Tuesday, June 27, 2006

Microsoft Security Summit 2006

Today I attended the Microsoft Security Summit 2006 conference in Novi, Michigan. It's a free conference that Microsoft has been putting on in various cities targeted at both developers and IT folks promoting good security practices.


Both keynote speakers were very good. The opening keynote by Bret Arsenault was information-packed. Bret gave an overview of the history of security challenges in the IT industry along with solid coverage of the challenges facing the industry today. The hour length of the keynote flew by quickly, a sure sign of an interesting session.

The closing keynote by Jesper Johansson, covering security improvements in Vista, was also (to invoke the cliche) entertaining and informative. I've been subscribed to Jesper's blog for a while now, so it was cool to hear him speak in person (particularly since he turned to out be a good in-person presenter as well as a good blogger). I didn't recognize Jesper by sight, as he wasn't wearing his scuba gear. :-) Jesper made a wry observation about why security can be a hard sell to corporate executives: It's a significant financial investment which, when finished -- if done properly -- will result in everything continuing to work as it has before!

Jesper also made a comment which makes good sense from a security perspective, but perhaps not from a "real-world" perspective. He asserted that any application which either requires administrative privileges to install and run, or writes per-user data to shared areas of the filesystem such as under Program Files or the Windows folder, is "broken." Jesper mentioned Adobe's Photoshop as an example of such an app.

I agree that such applications are certainly less than ideal, but for many software shops, the time and money to engineer apps to run well not just on all currently-available versions of Windows but on potential future Windows versions as well is a luxury that can't always be afforded. Not everyone has the cash in the bank to support the delay and re-delay of product releases to ensure that functionality that does not directly impact the user experience is perfect, like Microsoft is attempting with Vista. Still, the ideal of applications that are engineered superbly from both a features and security perspective is a worthy goal for developers.

Break-Out Sessions

One of the afternoon sessions focused on some types of attacks to which web applications are susceptible, such as SQL injection. I had heard variations of this session a couple of times before, including once at the 2003 PDC conference in Los Angeles. This session included one particularly nasty attack which was new to me, though, called a "one-click" attack. (The attack name brought to mind the infamous Amazon patent of the same name, although it turned out to be unrelated.) This attack involves coding a hidden form into a simple .html page which, when visited, invisibly auto-submits a request to another site to which the victim had recently logged in.

The example of the attack demonstrated was an employee visiting a (deceptively) simple "car for sale" web page on the internal corporate site, which modified the target account/routing number for the user's paycheck direct deposit via the recently-visited internal HR site. Dangerous stuff. (The solution involves setting up a key based on the session ID that is required to be submitted along with the change request, using an ASP.NET 1.1 ViewStateUserKey or other means.)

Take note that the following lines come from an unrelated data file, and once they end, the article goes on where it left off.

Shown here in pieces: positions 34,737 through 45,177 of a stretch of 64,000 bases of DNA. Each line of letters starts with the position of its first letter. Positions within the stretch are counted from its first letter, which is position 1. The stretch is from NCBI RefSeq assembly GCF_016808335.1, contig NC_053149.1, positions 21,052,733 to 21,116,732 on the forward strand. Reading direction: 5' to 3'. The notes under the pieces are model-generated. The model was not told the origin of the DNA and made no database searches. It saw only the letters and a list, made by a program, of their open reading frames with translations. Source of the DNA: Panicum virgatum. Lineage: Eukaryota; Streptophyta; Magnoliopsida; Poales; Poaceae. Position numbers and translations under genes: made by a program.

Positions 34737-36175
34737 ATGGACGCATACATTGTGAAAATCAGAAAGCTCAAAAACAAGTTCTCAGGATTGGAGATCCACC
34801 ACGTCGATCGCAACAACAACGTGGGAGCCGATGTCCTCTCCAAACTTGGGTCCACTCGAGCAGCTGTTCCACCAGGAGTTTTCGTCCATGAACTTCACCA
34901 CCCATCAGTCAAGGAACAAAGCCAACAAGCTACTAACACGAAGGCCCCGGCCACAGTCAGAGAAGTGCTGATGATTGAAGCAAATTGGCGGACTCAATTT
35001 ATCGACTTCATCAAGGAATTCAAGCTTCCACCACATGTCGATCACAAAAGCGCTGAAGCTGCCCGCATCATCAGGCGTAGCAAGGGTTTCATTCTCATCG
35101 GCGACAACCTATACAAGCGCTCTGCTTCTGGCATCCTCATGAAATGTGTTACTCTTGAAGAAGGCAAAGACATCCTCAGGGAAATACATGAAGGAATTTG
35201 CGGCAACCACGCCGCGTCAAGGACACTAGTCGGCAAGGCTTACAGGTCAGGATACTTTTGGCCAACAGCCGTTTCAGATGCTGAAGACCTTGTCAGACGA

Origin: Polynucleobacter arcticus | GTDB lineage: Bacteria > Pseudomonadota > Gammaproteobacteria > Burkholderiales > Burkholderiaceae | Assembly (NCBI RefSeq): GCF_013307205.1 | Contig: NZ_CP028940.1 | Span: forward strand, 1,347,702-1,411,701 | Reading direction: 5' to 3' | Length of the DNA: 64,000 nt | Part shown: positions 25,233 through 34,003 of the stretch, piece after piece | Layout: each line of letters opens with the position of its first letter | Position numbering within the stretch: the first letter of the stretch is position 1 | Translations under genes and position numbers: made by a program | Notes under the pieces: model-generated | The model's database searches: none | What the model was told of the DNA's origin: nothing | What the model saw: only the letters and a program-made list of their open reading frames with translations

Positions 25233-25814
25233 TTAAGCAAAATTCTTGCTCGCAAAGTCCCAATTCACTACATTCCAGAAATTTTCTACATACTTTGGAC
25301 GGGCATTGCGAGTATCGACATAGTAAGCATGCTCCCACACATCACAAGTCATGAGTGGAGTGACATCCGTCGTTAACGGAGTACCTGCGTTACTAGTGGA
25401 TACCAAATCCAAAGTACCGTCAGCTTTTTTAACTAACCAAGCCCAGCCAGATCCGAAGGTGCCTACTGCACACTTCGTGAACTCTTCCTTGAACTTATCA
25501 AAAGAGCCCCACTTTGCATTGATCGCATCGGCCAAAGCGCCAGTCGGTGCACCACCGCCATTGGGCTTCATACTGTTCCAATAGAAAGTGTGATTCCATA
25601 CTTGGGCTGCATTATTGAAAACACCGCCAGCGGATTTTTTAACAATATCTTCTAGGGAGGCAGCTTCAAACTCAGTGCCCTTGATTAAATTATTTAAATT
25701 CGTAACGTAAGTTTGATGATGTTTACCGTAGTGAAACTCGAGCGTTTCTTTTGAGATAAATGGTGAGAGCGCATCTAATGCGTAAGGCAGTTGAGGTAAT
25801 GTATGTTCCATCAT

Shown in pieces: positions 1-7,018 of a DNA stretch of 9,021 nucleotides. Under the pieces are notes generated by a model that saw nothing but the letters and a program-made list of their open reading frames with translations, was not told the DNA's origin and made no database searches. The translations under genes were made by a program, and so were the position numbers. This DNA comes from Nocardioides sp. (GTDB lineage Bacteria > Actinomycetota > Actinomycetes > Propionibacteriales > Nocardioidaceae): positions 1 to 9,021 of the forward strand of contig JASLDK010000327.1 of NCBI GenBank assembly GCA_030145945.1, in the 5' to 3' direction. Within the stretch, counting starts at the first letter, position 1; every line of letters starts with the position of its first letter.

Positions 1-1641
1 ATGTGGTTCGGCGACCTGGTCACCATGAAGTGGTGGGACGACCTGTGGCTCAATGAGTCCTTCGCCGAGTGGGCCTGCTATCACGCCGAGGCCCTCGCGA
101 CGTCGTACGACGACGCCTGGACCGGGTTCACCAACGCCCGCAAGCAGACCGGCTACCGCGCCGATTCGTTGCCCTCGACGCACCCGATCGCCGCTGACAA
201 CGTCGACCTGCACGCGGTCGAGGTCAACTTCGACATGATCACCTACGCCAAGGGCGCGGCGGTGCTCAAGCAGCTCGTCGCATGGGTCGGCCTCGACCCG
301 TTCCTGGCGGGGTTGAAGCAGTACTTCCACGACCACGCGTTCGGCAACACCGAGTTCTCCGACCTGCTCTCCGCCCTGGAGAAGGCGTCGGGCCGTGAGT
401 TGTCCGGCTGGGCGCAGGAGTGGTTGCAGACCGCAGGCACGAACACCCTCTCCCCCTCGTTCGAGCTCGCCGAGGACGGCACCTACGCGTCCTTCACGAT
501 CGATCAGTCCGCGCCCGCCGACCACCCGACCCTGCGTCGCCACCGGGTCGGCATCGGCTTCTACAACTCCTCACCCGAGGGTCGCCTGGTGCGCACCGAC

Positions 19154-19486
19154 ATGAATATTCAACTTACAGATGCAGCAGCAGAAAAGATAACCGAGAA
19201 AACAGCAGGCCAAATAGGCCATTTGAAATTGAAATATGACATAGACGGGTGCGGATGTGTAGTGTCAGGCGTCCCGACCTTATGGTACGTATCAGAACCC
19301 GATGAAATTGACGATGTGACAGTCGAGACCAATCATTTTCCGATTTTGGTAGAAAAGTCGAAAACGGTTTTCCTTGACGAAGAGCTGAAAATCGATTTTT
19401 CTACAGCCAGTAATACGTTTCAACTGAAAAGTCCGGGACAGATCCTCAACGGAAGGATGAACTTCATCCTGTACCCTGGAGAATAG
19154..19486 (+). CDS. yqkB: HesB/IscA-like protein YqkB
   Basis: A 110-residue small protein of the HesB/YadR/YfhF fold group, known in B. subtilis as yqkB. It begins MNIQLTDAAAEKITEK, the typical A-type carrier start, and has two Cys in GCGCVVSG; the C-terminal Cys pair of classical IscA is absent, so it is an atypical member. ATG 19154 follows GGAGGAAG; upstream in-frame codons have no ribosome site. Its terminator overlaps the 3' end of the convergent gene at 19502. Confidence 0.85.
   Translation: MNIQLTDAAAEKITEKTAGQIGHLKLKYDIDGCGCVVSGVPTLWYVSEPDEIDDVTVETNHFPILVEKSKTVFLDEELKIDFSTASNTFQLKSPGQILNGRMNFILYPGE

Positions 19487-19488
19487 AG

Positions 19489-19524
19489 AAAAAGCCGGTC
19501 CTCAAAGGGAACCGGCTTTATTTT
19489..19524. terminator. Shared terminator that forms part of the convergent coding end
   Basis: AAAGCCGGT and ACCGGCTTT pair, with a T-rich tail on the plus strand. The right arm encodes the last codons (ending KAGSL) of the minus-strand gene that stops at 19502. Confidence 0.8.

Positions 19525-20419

The second afternoon break-out session covered new features in Visual Studio .NET 2005 and SQL Server 2005 that support development of secure applications. One new SQL Server feature mentioned was EXECUTE AS, which uses impersonation to enable subsequent queries or commands to be run under the security context of another user. Impersonation is ended when a REVERT is run.

During the Q&A at the end, I asked whether nested EXECUTE AS operations were supported; in other words, if I do, in order: EXECUTE AS 'Alice' EXECUTE AS 'Bob' REVERT Then who am I running as at that point -- Alice, or the original user? The presenter wasn't sure. I looked into this briefly, and apparently (per this Bob Beauchemin blog post) nesting is indeed possible.

Also during the last afternoon break-out session, developers sitting in the first 5 rows (plus those who were willing to move up to the front from the back) got a free copy of the "Required reading at Microsoft" book Writing Secure Code, 2nd Edition. Happily, I was sitting in the 5th row. :-) I did partially read through a copy of this a couple of years ago, shortly after its release; now, with another couple of years of experience under my belt, I plan to give the book a more thorough read-through.

Monday, June 26, 2006

...And We're Back!

This past Thursday, moderately severe thunderstorms swept through much of the region, including here in Michigan. The power flickered on and off at least twice during the storm. My home web server machine was on at the time, but it seemed to weather the storm okay.

Until Friday, that is. Melissa went to use the machine, and although it appeared to be on (power light on the case on, internal fan audibly running), the monitor was showing its "no signal" graphic.